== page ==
In a moving address to an audience of family members, UMSOM faculty and staff, and distinguished invited guests, Charles Hong, MD, PhD, echoed a theme that was heard throughout the ceremony of his investiture as the Melvin Sharoky, MD, Professor of Medicine: “Courage, Hope and Faith.”
“My parents always taught me to have courage, hope and faith,” he said. “When they decided to come to the United States from Korea when they were in their 40s, that took a lot of courage. They had hope that life in will be better, and faith in God and that their new country will treat them and their young son with fairness.” Those early years growing up in Detroit were not always easy, but he learned about “courage, hope and faith” first-hand from his parents.
Hong went on to graduate first from MIT, and later earned his MD-PhD from Yale Medical School where he was the top graduating student in the program. He then completed his internal medicine residency at Yale, and went on to complete his cardiology fellowship at Mass General Hospital, before teaching at Harvard Medical School. He was later recruited to Vanderbilt and co-Directed the Center for Inherited Heart Disease and chaired the Accelerating Drug Re-Purposing Incubator before coming to the UMSOM. He has received numerous awards during his career for his unique research at the intersection of developmental biology, chemical biology stem cell biology human genetics and cardiovascular medicine.
“We are so fortunate to have brought someone of Dr. Hong’s stature as one of the leading physician/scientist/ entrepreneurs in the nation-- to the UMSOM,” said Dean E. Albert Reece in introducing Dr. Hong. “We are also fortunate to have an alumnus and board member, Dr. Mel Sharoky, to make this generous endowment.”
Dr. Sharoky, a 1976 graduate of the UMSOM and current member of the UMSOM Board of Visitors, has been a successful entrepreneur and leader in the pharmaceutical industry for more than 25 years.
The ceremony was hosted by Dean Reece, along with Stephen N. Davis, MBBS, the Dr. Theodore E. Woodward Chair of Medicine. Dr. Davis described Dr. Hong as the classic “triple threat” faculty member who excels in research, teaching and service. “He truly understands both the art and science of medicine,” Dr. Davis said. He noted that Dr. Hong had mentored dozens of students during his career.
Among the speakers at the ceremony were two distinguished faculty members who were mentors to Dr. Hong: Myron L. Weisfeldt, MD, Professor Medicine and Past Chair of Medicine and Director of Cardiology at Johns Hopkins School of Medicine; and Carl Hashimoto, PhD, Senior Advisor for Faculty Development at the National Institutes of Health and Professor of Emeritus of Cell Biology, Yale University. The third speaker was T.K. Feaster, PhD, Principal Investigator at the U.S. Food and drug Administration, who was Dr. Hong’s first graduate student.
All of the speakers spoke emphatically about Dr. Hong’s tremendous mentoring ability. “When you look up the word ‘mentor’ in the dictionary, you see a picture of Dr. Hong!,” Dr. Davis exclaimed.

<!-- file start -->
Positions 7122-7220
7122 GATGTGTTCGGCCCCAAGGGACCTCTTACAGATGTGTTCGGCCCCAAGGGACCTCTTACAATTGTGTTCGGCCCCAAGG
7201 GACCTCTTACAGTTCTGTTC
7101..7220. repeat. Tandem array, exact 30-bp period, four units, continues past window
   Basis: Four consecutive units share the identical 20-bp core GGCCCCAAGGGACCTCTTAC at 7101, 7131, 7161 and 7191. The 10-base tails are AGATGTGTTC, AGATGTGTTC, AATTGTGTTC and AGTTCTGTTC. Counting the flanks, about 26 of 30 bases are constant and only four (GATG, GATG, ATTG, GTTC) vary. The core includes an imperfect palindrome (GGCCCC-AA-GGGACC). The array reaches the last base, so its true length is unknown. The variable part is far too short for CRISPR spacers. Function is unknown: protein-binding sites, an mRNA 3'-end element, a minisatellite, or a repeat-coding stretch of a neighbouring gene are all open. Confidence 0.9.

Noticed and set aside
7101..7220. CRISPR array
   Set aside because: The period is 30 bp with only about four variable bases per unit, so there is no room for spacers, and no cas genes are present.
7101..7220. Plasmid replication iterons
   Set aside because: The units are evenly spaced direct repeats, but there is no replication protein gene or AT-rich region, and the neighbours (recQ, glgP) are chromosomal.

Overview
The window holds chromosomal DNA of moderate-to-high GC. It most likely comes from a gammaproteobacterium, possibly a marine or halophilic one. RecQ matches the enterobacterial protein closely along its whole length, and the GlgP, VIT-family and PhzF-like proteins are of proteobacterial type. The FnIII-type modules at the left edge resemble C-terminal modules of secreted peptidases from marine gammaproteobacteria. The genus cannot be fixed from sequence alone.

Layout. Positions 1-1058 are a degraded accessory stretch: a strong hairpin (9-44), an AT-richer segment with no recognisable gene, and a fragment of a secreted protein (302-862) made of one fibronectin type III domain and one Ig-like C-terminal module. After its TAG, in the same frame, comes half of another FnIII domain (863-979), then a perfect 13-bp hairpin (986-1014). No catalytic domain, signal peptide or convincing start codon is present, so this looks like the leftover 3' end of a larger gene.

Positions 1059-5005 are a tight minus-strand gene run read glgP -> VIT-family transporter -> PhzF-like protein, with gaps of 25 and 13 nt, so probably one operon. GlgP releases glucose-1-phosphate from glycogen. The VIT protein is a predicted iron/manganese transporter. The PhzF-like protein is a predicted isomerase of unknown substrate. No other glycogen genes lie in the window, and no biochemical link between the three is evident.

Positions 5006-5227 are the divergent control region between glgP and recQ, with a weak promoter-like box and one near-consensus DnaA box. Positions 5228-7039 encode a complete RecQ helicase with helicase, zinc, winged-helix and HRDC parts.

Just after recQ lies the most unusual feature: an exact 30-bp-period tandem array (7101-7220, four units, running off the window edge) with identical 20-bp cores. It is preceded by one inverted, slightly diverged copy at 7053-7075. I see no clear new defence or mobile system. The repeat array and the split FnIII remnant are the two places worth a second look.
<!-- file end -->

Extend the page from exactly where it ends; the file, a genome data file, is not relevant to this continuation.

For Dr. Hong’s part, he talked about mentoring using his familiar theme: “When a mentor has faith in you, it gives you both hope and courage.” That is what my mentors did for me and that is what I always try to do for those I am mentoring.”
About the University of Maryland School of Medicine
Now in its third century, the University of Maryland School of Medicine was chartered in 1807 as the first public medical school in the United States. It continues today as one of the fastest growing, top-tier biomedical research enterprises in the world -- with 43 academic departments, centers, institutes, and programs; and a faculty of more than 3,000 physicians, scientists, and allied health professionals, including members of the National Academy of Medicine and the National Academy of Sciences, and a distinguished recipient of the Albert E. Lasker Award in Medical Research. With an operating budget of more than $1 billion, the School of Medicine works closely in partnership with the University of Maryland Medical Center and Medical System to provide research-intensive, academic and clinically based care for more than 1.2 million patients each year. The School has over 2,500 students, residents, and fellows, and more than $540 million in extramural funding, with most of its academic departments highly ranked among all medical schools in the nation in research funding. As one of the seven professional schools that make up the University of Maryland, Baltimore campus, the School of Medicine has a total workforce of nearly 7,000 individuals. The combined School and Medical System (“University of Maryland Medicine”) has an annual budget of nearly $6 billion and an economic impact more than $15 billion on the state and local community. The School of Medicine faculty, which ranks as the 8th highest among public medical schools in research productivity, is an innovator in translational medicine, with 600 active patents and 24 start-up companies. The School works locally, nationally, and globally, with research and treatment facilities in 36 countries around the world. Visit medschool.umaryland.edu